Summer's reign comes to an end on Thursday, even if the weather doesn't quite feel that way.
The autumn equinox arrives at 10:21 a.m. ET on Sept. 22, marking the official beginning of fall in the Northern Hemisphere, according to the Old Farmer's Almanac.
Like the spring equinox in March, the fall equinox marks an astronomical turning point of the seasons.
People can watch a livestream equinox show starting at 10 a.m. on the O ld Farmer's Almanac website , courtesy of Slooh’s network of observatories.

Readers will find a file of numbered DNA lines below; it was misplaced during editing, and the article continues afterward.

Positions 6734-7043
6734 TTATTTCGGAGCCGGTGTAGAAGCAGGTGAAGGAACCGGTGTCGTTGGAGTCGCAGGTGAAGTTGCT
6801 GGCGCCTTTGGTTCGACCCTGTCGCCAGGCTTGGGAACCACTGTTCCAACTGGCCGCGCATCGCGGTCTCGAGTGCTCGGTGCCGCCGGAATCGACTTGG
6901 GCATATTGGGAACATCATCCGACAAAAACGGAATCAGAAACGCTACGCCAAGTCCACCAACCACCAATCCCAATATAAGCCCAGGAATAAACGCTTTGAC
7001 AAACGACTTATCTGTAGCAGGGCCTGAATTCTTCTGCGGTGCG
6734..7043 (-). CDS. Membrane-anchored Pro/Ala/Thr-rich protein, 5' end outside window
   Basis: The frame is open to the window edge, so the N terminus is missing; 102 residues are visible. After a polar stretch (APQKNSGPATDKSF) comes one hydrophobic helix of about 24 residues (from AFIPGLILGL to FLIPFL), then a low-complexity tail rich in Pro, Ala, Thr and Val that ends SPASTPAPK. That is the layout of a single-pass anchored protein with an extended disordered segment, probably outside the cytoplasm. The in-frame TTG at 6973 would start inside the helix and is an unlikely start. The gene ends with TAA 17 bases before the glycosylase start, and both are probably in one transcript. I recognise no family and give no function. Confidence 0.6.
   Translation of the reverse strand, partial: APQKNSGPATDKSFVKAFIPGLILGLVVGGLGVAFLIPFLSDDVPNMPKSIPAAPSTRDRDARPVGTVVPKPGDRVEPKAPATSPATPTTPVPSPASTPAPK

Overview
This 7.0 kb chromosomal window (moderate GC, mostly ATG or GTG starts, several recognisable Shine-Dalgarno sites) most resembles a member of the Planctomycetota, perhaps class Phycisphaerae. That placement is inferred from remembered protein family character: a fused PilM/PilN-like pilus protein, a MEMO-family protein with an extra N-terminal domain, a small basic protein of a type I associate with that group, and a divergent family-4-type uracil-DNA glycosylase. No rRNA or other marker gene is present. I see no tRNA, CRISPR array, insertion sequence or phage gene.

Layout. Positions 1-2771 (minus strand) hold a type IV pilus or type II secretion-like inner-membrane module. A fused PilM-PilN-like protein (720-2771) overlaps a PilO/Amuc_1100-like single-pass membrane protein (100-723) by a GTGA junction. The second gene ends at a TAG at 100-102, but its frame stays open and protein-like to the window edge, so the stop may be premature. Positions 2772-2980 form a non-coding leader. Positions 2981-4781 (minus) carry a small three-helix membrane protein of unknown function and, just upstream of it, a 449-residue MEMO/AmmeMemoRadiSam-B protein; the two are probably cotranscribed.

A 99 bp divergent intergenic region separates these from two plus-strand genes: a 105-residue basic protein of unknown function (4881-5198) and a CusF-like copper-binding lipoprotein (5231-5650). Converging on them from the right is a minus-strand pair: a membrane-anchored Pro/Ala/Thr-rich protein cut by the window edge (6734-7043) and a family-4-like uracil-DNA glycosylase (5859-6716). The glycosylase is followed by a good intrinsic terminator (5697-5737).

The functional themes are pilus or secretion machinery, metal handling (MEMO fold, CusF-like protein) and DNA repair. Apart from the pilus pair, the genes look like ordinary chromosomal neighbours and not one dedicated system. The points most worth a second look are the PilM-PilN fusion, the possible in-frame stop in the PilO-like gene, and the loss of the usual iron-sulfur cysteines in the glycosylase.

The word equinox comes from Latin and means “equal night”; night and day are about the same length of time. During the equinox, the sun crosses the “celestial equator” from north to south.
The fall equinox is one of only two days each year when all points on Earth see the sun rise due east and set due west along the horizon, according to National Geographic.
As the hours of daylight declines, the temperatures will begin to drop and the days will start to get shorter.
Soon, the leaves will begin to fall, signaling the start of winter. An old wives tale says if the leaves are slow to fall, be prepared for a cold winter, according to the Old Farmer's Almanac.